Also from last year, "Beautiful Boy" follows a husband and wife (Michael Sheen and Maria Bello) on the verge of separation whose marriage collapses entirely when their 18-year-old son goes on a killing spree at his college, then takes his own life. And Gus Van Sant's artful, mesmerizing "Elephant" from 2003 tracks the lives of several ordinary high school students who are about to become targets of a Columbine-style shooting.

Vincent Grashaw, who produced and played a supporting role in last summer's intense, graphic drama "Bellflower," says he understands the need to find answers when a tragedy like this occurs. But he has no plans to soften the violence as he prepares to start production on his directorial debut, "Coldwater," about a teenage boy's struggle for survival in a wilderness juvenile reform center.

"As a filmmaker, when I hear people even utter questions like, `Should Hollywood tone it down in terms of violence on film?' All I can do is just shake my head at this broad inquisition for it's an easy and obvious target," Grashaw said. "Having recently produced a pretty violent film and having seen the effect it had on many, I would be saddened if you were to harness anyone from that form of expression."

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AP Television Writer Lynn Elber and AP Television reporter Marcela Isaza contributed to this report.

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  • Tom Sullivan , holds a photograph of his son, Alex Sullivan, as he pleads with the media to help him find his son, outside Gateway High School on Friday, July 20, 2012 in Aurora, Colo. Alex Sullivan, was celebrating his 27th birthday by attending midnight premiere of the Batman movie Friday night. A gunman wearing a gas mask set off an unknown gas and fired into the crowded movie theater killing 12 people and injuring at least 50 others, authorities said. (Photo credit: AP Photo/Barry Gutierrez)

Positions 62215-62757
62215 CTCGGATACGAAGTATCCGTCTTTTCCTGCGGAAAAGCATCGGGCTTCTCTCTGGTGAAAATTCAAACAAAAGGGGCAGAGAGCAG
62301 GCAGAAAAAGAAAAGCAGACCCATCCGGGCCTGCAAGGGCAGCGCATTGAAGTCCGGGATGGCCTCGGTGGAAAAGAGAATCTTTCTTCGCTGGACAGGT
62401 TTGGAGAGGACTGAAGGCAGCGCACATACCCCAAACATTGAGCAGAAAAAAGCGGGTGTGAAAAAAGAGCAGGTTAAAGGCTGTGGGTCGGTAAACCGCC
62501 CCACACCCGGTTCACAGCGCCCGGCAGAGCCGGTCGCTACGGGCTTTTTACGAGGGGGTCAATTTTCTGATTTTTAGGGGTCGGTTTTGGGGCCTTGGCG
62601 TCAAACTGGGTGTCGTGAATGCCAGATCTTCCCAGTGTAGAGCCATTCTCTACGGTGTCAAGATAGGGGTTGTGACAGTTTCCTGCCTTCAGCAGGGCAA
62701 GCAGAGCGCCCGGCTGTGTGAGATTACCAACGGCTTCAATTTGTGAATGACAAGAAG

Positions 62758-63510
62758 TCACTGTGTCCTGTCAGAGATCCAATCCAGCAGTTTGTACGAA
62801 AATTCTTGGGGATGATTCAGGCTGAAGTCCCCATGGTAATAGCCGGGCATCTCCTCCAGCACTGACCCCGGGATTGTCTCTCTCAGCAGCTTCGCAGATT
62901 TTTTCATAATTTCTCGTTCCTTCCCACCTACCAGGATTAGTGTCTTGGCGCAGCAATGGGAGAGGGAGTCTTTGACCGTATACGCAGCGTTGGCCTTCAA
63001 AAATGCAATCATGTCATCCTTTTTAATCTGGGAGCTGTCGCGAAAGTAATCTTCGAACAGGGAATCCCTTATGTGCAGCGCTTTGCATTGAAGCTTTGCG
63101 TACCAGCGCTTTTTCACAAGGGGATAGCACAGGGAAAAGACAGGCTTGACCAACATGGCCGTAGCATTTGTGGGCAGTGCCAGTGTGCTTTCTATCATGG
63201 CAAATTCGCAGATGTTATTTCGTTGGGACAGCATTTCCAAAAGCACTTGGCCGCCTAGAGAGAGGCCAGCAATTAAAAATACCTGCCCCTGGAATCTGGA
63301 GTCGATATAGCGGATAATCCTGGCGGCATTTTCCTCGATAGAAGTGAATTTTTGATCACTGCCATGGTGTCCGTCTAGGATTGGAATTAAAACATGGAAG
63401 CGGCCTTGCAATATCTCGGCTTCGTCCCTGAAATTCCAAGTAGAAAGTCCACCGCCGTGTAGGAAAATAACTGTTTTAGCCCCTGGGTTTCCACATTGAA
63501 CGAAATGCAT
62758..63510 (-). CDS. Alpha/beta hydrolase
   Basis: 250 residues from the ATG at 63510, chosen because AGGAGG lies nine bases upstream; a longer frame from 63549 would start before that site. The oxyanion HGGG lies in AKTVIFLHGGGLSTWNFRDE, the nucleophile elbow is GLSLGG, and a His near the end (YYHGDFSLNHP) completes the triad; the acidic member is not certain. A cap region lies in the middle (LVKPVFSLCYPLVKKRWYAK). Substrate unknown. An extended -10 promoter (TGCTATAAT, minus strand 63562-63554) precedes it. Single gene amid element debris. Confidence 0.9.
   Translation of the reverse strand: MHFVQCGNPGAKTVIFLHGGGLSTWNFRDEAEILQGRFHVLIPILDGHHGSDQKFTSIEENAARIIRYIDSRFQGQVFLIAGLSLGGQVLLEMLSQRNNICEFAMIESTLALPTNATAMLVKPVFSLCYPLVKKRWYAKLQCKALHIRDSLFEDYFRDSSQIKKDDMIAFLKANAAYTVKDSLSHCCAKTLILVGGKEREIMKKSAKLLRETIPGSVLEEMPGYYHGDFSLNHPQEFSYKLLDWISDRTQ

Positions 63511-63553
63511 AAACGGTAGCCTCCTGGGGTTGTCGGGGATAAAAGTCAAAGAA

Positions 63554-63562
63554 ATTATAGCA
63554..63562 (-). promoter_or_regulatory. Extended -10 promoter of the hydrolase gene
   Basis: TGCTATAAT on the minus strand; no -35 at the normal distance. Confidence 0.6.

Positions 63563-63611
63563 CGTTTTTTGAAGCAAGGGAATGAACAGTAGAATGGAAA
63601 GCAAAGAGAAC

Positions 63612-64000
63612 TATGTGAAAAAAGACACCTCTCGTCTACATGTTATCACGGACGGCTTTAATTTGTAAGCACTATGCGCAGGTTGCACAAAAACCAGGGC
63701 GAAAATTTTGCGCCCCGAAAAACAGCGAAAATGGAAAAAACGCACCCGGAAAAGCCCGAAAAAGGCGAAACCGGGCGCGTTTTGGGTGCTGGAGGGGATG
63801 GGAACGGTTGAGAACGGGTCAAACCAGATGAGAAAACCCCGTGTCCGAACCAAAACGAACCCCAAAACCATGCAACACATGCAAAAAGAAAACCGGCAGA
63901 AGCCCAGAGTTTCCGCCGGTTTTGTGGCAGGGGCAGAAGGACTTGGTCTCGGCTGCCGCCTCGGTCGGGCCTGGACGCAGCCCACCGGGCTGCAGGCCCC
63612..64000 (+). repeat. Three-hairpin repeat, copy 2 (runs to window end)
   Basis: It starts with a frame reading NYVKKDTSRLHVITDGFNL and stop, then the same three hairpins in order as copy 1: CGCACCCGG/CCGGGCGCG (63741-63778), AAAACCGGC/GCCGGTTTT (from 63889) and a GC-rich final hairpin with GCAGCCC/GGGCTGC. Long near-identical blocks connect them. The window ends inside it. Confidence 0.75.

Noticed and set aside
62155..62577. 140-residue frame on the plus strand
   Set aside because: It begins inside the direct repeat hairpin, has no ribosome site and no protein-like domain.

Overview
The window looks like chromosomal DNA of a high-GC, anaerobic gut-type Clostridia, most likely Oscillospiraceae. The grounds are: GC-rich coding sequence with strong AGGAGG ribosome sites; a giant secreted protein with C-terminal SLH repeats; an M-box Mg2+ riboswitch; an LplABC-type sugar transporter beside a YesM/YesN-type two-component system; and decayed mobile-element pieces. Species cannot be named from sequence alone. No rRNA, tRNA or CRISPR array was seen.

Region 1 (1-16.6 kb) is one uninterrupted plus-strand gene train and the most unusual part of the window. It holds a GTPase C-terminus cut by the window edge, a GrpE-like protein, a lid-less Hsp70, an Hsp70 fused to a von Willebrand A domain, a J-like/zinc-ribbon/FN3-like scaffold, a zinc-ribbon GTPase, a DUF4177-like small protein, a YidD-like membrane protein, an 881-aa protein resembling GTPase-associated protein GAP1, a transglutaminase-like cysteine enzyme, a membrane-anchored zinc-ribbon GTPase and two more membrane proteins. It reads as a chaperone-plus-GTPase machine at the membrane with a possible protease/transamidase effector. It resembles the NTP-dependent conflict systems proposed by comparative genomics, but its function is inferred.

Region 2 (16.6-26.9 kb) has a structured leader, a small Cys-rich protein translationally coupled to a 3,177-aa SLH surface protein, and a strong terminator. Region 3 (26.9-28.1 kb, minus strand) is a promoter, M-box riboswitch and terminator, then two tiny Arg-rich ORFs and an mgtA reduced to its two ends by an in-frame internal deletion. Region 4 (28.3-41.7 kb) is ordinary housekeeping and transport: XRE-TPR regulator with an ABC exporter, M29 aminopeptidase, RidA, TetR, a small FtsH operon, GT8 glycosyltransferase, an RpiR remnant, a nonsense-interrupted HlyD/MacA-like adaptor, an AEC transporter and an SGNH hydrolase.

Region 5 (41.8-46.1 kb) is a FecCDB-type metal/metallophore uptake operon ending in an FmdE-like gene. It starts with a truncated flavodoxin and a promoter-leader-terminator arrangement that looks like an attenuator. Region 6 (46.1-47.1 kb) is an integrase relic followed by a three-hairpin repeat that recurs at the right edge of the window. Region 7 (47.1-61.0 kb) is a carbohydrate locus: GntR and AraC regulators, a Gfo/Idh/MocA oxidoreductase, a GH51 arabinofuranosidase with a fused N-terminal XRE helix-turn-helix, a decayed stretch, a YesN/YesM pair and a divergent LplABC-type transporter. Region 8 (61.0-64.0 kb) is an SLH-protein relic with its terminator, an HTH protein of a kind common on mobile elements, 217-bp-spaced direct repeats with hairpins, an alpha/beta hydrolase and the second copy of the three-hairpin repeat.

• A woman cries outside Gateway High School where witness were brought for questioning after a gunman opened fire at a midnight premiere of The Dark Knight Rises Batman movie Friday, July 20, 2012 in Aurora, Colo. A gunman wearing a gas mask set off an unknown gas and fired into the crowded movie theater killing 12 people and injuring at least 50 others, authorities said. (Photo credit: AP Photo/Barry Gutierrez)

  • Tom Sullivan, center, embraces family members outside Gateway High School where he has been searching frantically for his son Alex Sullivan who celebrated his 27th birthday by going to see "The Dark Knight Rises," movie where a gunman opened fire Friday, July 20, 2012, in Aurora, Colo. (Photo credit: AP Photo/Barry Gutierrez)

  • Eyewitness Chandler Brannon, 25, sits outside Gateway High School where witnesses were brought for questioning after a shooting at a movie theater showing the Batman movie "The Dark Knight Rises," Friday, July 20, 2012 in Aurora. A gunman wearing a gas mask set off an unknown gas and fired into the crowded movie theater killing 12 people and injuring at least 50 others, authorities said. (Photo credit: AP Photo/Barry Gutierrez)

  • A small group prays outside Gateway High School where witness were brought for questioning Friday, July 20, 2012 in Aurora, Colo. A gunman wearing a gas mask set off an unknown gas and fired into the crowded movie theater killing 12 people and injuring at least 50 others, authorities said. (Photo credit: AP Photo/Barry Gutierrez)

  • Family and friends wait outside Gateway High School where witnesses were brought for questioning after a shooting at a movie theater showing the Batman movie "The Dark Knight Rises," Friday, July 20, 2012 in Aurora, Colo. A gunman wearing a gas mask set off an unknown gas and fired into the crowded movie theater killing 12 people and injuring at least 50 others, authorities said. (Photo credit: AP Photo/Barry Gutierrez)

  • Eyewitness Jacob Stevens, 18, hugs his mother Tammi Stevens after being interview by police outside Gateway High School where witnesses were brought for questioning Friday, July 20, 2012 in Aurora, Colo. A gunman wearing a gas mask set off an unknown gas and fired into the crowded movie theater killing 12 people and injuring at least 50 others, authorities said. (Photo credit: AP Photo/Barry Gutierrez)